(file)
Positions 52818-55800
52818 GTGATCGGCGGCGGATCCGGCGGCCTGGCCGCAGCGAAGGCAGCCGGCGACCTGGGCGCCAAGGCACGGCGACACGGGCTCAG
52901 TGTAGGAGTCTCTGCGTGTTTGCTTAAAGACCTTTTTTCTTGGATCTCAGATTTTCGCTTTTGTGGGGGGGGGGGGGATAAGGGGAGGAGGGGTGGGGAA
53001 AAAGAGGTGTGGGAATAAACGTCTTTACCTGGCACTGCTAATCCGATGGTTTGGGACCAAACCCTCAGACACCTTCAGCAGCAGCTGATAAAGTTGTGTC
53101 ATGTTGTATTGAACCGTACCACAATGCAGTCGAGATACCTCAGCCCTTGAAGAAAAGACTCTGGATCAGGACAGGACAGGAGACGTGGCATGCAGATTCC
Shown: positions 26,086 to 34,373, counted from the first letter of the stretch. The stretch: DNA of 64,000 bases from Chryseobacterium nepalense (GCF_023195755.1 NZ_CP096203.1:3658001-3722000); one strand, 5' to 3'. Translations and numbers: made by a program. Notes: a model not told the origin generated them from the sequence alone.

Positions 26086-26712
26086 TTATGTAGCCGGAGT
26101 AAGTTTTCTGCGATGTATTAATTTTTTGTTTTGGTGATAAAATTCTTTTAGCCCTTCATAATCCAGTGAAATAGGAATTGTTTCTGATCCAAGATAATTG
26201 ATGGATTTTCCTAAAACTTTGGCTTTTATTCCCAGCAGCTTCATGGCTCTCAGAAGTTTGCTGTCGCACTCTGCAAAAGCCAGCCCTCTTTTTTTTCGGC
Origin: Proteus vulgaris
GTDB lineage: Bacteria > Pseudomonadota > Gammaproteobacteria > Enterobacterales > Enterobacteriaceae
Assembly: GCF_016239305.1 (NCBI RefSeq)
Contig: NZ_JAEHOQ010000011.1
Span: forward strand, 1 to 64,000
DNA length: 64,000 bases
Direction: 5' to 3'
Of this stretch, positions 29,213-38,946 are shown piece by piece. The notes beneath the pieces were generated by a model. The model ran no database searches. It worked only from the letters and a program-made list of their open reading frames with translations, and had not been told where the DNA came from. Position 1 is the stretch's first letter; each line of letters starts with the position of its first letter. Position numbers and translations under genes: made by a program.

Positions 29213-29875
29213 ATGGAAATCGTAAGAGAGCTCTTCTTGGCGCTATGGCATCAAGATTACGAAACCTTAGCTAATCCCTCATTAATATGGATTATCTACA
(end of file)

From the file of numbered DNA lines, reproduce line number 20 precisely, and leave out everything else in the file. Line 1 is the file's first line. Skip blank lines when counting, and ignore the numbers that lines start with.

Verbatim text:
29213 ATGGAAATCGTAAGAGAGCTCTTCTTGGCGCTATGGCATCAAGATTACGAAACCTTAGCTAATCCCTCATTAATATGGATTATCTACA